Assembly elections in Nagaland and Meghalaya, along with another northeastern state of Tripura, will take place on Feb. 27 and the votes will be counted on March 2.

Modi’s party is eager to win power in Meghalaya and Nagaland to prove the right-wing party’s acceptance among India’s Christians and to make its ride to the general election smooth. Both assemblies have 60 seats each.

Currently, Nagaland is billed as the largest Baptist-concentrated place in the world with over 90 percent of its 2 million people following Christianity--most of them Baptists.

The Nagas of Nagaland are a group of several tribes who speak Tibeto-Burman languages. Many Naga tribes embraced Christianity by dropping their tribal customs and traditions and the practice of animism. The spread of English education has brought them into the mainstream.

In Nagaland, the Nationalist Democratic Progressive Party, with Modi’s party as its ally, is in power.

The vexed issue in Nagaland is the Indo-Naga peace process. The Nagas are seeking to establish an independent "greater Nagaland" homeland for them, which also includes some portion of Myanmar.

Although the federal government signed two pacts with the warring Naga tribal people, a solution has not yet been arrived at owing to a row over a separate Naga flag and Naga constitution.

Rooted in sub-nationalism, regional geopolitics and counterinsurgency, the Naga issue has defied a lasting solution. Often, parties involved employ violence to get more bargaining power.

Modi’s party secured an unprecedented 12 seats in Nagaland during the last polls by campaigning on the “election for solution” to the longstanding Naga problem.

During the last polls, many political parties promised a solution. But they failed.

There are many civil societies and tribal bodies in Nagaland who are demanding a solution before the election takes place. On Jan. 10, nearly 15 tribal bodies asserted that they wanted a “solution, not an election.”

Meghalaya, known for its scenic waterfalls, mountain ranges, and plateaus, is India’s fifth-poorest state. Around 75 percent of its people are Christians. The Presbyterian and Catholic Churches are the two most dominant Christian denominations in the state.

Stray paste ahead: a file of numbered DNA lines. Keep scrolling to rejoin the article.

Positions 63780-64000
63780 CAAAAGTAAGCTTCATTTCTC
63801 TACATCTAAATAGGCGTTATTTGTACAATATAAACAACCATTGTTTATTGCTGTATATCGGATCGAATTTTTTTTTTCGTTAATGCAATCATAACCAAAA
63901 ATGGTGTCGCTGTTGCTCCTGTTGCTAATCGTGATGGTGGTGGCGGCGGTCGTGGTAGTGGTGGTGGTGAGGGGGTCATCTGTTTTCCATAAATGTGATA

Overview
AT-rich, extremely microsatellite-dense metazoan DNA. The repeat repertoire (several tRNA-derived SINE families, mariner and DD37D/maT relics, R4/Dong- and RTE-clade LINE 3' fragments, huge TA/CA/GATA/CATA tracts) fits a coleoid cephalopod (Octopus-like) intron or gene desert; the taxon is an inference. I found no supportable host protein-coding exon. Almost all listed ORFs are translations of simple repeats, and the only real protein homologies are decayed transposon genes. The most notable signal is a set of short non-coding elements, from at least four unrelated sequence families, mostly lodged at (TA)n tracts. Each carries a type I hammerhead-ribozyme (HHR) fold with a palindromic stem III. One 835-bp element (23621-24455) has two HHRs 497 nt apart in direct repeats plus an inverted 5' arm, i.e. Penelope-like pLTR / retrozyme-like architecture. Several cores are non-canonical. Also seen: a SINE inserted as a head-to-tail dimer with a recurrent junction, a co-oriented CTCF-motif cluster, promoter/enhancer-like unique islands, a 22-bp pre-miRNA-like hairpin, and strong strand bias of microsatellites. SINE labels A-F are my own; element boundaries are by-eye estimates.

The Catholic Church in Meghalaya has some 850,000 members, making it the largest Christian group in the state 3.28 million people.

The polls in Meghalaya and Nagaland are taking place as attacks on tribal Christians have increased in the country. Already, tribal Christians are paying a heavy price for their faith in Chhattisgarh, India’s largest tribal state.

According to a fact-finding panel, hundreds of Christians have been driven out of their homes in Chhattisgarh after a series of attacks in about 18 villages in Narayanpur district and 15 villages in Kondagaon district.

The attack on Christians in India is often blamed on the fringe elements of the parent organization of Modi’s party — Rashtriya Swayamsevak Sangh — which has also started a reconversion program called GharVapsi (homecoming) to bring tribal people under Hinduism.

Modi and his saffron party are looking forward to the polls in Christian-majority Meghalaya and Nagaland to increase their global standing as a secular party to further its prospects ahead of the 2024 polls.

More lip-service and tall poll promises await tribal people in India.

*The views expressed in this article are those of the author and do not necessarily reflect the official editorial position of UCA News.